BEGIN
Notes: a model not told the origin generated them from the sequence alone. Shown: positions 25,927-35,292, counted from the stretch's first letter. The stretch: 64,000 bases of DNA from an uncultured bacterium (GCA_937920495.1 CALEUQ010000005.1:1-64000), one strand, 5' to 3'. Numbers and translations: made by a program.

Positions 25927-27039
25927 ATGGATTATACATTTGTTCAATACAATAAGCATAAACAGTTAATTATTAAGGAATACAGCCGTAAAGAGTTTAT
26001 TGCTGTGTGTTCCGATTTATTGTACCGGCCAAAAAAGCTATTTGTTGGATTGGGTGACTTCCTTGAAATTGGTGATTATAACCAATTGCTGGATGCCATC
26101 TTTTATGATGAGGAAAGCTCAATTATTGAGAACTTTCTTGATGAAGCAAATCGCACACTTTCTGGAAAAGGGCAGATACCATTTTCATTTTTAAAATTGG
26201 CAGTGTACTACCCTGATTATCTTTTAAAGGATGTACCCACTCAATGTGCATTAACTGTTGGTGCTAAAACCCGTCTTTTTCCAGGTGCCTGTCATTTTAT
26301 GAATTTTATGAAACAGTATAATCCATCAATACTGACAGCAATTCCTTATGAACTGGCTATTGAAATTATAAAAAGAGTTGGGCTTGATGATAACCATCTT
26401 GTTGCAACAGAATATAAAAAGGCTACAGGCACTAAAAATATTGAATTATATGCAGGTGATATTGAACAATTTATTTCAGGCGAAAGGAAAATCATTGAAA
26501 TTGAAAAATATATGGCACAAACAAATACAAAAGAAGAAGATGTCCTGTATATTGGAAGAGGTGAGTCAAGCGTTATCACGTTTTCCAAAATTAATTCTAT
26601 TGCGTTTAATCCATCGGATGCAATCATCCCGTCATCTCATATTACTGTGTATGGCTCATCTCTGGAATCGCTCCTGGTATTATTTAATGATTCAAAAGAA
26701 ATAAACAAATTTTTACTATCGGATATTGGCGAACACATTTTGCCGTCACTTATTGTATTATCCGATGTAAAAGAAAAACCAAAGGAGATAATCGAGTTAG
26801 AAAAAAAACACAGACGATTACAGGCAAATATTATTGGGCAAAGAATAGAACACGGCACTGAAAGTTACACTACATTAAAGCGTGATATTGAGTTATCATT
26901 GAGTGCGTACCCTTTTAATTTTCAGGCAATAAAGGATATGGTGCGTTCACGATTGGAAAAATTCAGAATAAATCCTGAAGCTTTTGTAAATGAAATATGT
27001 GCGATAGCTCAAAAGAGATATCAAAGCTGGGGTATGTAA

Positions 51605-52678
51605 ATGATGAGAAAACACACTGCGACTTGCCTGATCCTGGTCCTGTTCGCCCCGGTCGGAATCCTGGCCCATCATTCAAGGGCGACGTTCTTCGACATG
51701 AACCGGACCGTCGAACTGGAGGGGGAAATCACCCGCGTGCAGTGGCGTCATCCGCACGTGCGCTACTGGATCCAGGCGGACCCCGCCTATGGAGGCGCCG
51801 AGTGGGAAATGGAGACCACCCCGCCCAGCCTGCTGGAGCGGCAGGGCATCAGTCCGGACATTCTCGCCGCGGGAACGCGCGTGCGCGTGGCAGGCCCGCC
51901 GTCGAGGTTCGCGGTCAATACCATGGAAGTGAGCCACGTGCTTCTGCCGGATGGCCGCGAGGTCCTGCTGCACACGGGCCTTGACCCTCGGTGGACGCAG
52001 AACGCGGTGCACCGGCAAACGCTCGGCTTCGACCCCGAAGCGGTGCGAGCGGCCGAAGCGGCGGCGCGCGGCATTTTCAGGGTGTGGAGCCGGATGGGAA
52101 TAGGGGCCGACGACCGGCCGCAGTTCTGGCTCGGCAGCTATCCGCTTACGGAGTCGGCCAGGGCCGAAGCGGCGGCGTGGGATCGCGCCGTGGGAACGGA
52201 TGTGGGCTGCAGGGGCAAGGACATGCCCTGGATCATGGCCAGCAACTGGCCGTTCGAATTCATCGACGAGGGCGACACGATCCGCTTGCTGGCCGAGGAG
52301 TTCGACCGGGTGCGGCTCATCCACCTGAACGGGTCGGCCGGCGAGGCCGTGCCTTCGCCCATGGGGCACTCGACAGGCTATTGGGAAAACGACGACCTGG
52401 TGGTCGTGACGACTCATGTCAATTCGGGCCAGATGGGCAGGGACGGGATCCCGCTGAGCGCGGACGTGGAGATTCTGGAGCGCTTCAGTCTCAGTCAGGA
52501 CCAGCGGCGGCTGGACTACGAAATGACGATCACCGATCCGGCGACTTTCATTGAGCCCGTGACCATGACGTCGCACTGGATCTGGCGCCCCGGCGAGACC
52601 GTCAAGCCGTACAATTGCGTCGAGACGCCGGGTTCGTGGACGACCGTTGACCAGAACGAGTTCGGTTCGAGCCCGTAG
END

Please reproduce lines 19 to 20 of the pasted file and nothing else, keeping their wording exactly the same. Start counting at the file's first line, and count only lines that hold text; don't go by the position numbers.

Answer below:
51901 GTCGAGGTTCGCGGTCAATACCATGGAAGTGAGCCACGTGCTTCTGCCGGATGGCCGCGAGGTCCTGCTGCACACGGGCCTTGACCCTCGGTGGACGCAG
52001 AACGCGGTGCACCGGCAAACGCTCGGCTTCGACCCCGAAGCGGTGCGAGCGGCCGAAGCGGCGGCGCGCGGCATTTTCAGGGTGTGGAGCCGGATGGGAA